Phenotypic and genotypic analysis of antimicrobial resistance in Nocardia species

Yizhak Hershko, Katia Levytskyi, Ella Rannon, Marc V. Assous, Shifra Ken-Dror, Sharon Amit, Haim Ben-Zvi, Orli Sagi, Orna Schwartz, Nadav Sorek, Moran Szwarcwort, Daniel Barkan, David Burstein, Amos Adler

Research output: Contribution to journalArticlepeer-review

6 Scopus citations

Abstract

Background: Antimicrobial resistance is common in Nocardia species but data regarding the molecular mechanisms beyond their resistance traits are limited. Our study aimed to determine the species distribution, the antimicrobial susceptibility profiles, and investigate the associations between the resistance traits and their genotypic determinants. Methods: The study included 138 clinical strains of Nocardia from nine Israeli microbiology laboratories. MIC values of 12 antimicrobial agents were determined using broth microdilution. WGS was performed on 129 isolates of the eight predominant species. Bioinformatic analysis included phylogeny and determination of antimicrobial resistance genes and mutations. Results: Among the isolates, Nocardia cyriacigeorgica was the most common species (36%), followed by Nocardia farcinica (16%), Nocardia wallacei (13%), Nocardia abscessus (9%) and Nocardia brasiliensis (8%). Linezolid was active against all isolates, followed by trimethoprim/sulfamethoxazole (93%) and amikacin (91%). Resistance to other antibiotics was species-specific, often associated with the presence of resistance genes or mutations: (1) aph(2″) in N. farcinica and N. wallacei (resistance to tobramycin); (ii) blaAST-1 in N. cyriacigeorgica and Nocardia neocaledoniensis (resistance to amoxicillin/clavulanate); (iii) blaFAR-1 in N. farcinica (resistance to ceftriaxone); (iv) Ser83Ala substitution in the gyrA gene in four species (resistance to ciprofloxacin); and (v) the 16S rRNA m1A1408 methyltransferase in N. wallacei isolates (correlating with amikacin resistance). Conclusions: Our study provides a comprehensive understanding of Nocardia species diversity, antibiotic resistance patterns, and the molecular basis of antimicrobial resistance. Resistance appears to follow species-related patterns, suggesting a lesser role for de novo evolution or transmission of antimicrobial resistance.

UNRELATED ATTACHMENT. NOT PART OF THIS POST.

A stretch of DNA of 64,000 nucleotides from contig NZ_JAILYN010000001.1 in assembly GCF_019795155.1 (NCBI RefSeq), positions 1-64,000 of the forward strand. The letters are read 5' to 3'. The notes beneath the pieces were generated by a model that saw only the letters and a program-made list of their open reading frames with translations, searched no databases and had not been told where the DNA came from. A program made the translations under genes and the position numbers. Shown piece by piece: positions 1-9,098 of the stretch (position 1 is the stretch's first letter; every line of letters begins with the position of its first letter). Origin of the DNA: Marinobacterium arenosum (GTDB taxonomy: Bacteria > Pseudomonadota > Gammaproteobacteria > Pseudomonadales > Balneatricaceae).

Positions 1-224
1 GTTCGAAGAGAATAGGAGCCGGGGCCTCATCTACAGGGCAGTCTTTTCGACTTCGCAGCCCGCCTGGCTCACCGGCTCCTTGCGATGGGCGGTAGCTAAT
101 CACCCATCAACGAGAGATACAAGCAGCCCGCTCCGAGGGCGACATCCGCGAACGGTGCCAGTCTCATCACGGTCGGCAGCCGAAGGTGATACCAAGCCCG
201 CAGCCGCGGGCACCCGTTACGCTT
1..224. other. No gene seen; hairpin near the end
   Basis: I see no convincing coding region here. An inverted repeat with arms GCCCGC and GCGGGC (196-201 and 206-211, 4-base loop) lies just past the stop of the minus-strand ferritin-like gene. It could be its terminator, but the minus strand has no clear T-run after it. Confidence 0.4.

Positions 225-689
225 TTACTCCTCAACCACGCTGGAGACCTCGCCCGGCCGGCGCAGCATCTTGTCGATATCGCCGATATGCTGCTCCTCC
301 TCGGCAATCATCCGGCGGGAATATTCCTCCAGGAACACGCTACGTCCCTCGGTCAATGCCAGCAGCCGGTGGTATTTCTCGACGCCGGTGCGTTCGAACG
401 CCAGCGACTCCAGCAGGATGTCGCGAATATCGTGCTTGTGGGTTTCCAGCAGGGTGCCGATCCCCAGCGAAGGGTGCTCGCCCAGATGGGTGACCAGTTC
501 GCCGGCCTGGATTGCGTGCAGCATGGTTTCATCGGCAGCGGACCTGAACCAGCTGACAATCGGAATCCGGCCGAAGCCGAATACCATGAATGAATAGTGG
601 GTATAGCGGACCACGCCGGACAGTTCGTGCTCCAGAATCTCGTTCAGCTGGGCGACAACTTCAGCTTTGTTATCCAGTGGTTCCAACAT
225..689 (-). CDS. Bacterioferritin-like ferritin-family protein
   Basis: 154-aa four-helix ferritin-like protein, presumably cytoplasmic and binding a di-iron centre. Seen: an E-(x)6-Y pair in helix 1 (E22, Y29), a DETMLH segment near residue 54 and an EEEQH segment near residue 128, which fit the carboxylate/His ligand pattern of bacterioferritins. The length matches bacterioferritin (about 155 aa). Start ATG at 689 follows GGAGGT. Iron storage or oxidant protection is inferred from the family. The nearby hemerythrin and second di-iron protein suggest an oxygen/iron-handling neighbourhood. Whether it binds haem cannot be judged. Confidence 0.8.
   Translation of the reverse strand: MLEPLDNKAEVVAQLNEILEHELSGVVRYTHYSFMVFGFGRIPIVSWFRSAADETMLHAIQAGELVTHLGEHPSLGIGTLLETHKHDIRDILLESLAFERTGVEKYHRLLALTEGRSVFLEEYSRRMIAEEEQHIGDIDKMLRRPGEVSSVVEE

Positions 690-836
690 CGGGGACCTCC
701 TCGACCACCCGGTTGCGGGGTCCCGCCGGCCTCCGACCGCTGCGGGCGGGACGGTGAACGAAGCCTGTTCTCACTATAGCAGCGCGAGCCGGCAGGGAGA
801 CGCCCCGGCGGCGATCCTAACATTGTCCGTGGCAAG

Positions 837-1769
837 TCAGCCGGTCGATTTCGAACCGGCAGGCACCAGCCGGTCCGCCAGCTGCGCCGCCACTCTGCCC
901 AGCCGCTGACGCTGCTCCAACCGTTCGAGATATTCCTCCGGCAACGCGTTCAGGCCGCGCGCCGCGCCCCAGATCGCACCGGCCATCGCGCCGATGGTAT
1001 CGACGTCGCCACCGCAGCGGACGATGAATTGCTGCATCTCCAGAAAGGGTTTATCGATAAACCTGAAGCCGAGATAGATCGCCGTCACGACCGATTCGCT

Original languageEnglish
Pages (from-to)2306-2314
Number of pages9
JournalJournal of Antimicrobial Chemotherapy
Volume78
Issue number9
DOIs
StatePublished - 5 Sep 2023
Externally publishedYes

Bibliographical note

Publisher Copyright:
© 2023 The Author(s). Published by Oxford University Press on behalf of British Society for Antimicrobial Chemotherapy. All rights reserved.

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